Maybe that also means, though, that Kovač himself is still in a learning phase and could strike it rich on the search for structure. That he’ll find the system that gives this now unconfident, ageing team a framework with which it can be successful again. Because Neuer, Müller, Boateng, Hummels, Martínez, and Lewandowski aren’t that old either.

In the last few games it didn’t exactly look like there was a development towards a better basic structure. At most, details or the personal occupation of positions were changed. The actual problems in the build-up and in the occupation of the spaces between the lines weren’t resolved by that, but were made worse if anything. A criticism that the training staff, despite the squad problems, will have to take.

Mainz’s defensive bolt

Against Mainz 05 there certainly has to be a clear improvement. That may be a sentence that has appeared here several times already in some variations, but now it’s about time. Mainz may be lacking in penetration up front, but at the back they constitute one of the best defensive lines in the league at the moment. Only eight goals conceded so far for FSV – four of those on the last matchday against Gladbach.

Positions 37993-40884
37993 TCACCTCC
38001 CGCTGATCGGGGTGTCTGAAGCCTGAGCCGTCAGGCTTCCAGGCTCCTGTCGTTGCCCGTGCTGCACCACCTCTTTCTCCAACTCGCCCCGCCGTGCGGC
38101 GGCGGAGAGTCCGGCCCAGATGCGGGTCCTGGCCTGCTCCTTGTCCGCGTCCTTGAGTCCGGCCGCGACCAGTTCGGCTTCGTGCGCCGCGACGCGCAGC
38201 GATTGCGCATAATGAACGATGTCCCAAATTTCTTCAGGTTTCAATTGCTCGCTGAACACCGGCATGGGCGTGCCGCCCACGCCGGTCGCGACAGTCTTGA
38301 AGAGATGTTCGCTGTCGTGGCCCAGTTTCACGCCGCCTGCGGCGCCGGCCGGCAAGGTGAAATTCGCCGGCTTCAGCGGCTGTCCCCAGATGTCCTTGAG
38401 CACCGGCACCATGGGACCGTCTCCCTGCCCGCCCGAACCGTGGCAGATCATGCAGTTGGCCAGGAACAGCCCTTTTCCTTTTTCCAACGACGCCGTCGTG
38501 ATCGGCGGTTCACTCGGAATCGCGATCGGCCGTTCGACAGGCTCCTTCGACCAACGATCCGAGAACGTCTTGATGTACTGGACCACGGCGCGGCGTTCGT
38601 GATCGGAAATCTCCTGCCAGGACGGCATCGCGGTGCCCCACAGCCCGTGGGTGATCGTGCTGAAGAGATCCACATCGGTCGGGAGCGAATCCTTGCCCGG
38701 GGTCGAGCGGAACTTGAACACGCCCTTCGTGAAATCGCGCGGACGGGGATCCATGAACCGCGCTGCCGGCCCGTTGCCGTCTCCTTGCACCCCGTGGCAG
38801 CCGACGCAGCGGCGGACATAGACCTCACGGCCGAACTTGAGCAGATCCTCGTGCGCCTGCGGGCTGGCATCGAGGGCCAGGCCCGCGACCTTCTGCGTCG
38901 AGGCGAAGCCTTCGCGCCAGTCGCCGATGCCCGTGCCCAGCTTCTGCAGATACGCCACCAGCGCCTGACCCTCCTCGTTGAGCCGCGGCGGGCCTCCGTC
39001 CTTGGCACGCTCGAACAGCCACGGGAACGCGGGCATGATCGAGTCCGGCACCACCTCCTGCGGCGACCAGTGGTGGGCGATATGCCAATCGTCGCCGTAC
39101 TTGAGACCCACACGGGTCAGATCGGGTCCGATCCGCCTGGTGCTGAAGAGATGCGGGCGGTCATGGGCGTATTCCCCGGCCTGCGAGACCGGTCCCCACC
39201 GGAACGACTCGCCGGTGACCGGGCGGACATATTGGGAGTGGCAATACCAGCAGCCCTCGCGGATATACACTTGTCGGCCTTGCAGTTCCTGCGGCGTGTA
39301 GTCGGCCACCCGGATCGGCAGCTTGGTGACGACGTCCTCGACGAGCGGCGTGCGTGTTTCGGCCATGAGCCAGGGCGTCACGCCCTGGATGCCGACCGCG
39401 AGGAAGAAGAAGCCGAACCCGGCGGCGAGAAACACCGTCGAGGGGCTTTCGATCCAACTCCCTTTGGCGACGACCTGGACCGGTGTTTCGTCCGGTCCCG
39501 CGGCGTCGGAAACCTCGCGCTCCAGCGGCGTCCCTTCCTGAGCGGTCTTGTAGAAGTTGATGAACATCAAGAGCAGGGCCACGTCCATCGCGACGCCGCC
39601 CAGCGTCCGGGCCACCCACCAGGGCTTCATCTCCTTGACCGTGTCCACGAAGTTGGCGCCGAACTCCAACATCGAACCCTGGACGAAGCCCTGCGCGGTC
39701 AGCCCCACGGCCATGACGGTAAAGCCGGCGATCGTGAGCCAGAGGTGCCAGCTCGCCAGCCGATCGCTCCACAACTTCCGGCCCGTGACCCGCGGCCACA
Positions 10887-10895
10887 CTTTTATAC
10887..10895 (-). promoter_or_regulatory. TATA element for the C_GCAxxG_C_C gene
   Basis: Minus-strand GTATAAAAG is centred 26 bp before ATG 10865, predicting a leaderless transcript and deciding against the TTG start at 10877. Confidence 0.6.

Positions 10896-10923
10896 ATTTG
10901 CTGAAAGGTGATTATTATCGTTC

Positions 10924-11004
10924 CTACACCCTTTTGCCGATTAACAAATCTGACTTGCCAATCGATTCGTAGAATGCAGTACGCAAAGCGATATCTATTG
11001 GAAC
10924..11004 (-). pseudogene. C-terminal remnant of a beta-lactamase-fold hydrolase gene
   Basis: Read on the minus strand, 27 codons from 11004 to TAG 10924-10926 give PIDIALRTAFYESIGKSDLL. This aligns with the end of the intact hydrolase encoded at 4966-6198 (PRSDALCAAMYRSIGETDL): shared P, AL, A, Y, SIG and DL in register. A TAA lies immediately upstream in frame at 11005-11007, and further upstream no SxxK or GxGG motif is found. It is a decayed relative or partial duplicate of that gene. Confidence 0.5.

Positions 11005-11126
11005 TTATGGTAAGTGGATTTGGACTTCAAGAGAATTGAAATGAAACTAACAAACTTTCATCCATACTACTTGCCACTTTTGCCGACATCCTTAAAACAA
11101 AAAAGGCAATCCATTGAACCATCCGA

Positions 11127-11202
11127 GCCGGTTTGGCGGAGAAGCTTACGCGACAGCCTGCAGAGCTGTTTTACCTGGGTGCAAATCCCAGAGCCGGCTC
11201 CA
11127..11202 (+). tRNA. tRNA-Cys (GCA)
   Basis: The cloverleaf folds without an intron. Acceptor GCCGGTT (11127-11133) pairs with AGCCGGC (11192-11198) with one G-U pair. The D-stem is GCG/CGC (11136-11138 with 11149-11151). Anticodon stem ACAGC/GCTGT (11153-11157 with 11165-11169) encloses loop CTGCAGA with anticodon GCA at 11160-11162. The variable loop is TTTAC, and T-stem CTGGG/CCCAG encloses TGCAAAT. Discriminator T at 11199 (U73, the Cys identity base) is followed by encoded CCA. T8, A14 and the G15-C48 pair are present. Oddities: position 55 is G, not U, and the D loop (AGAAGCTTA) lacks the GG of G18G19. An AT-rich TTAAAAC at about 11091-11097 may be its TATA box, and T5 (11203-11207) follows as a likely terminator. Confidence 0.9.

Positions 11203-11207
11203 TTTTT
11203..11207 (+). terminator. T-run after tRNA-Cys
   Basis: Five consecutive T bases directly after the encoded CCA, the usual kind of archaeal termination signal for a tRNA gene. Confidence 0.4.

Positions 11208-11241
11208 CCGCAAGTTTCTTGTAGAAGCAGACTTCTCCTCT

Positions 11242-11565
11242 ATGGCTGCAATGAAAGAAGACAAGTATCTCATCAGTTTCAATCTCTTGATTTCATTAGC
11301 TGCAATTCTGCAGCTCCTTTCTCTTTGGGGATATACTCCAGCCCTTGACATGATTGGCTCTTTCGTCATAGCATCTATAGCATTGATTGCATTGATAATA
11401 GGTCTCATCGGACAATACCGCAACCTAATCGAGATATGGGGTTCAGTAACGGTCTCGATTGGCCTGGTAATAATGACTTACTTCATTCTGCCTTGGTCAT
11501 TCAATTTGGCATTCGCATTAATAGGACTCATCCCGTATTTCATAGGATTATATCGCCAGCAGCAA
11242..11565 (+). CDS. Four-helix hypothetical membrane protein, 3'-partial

At home, Sandro Schwarz’s team is also still unbeaten. In differing variations of a four-man defence, Mainz shifted very compactly and industriously in many games. With the right mixture of aggression and tactical discipline, they were able to concede very few clear-cut chances. Up until the Gladbach game, Mainz had 8.2 xG against them – the league’s third best.

They do concede on average 14.8 shots per game, but the xG value shows that these shots often have little quality. On average, however, Mainz have so far have 49.2% possession. That’s a number they can’t expect to repeat against FC Bayern.

The biggest challenge since Van Gaal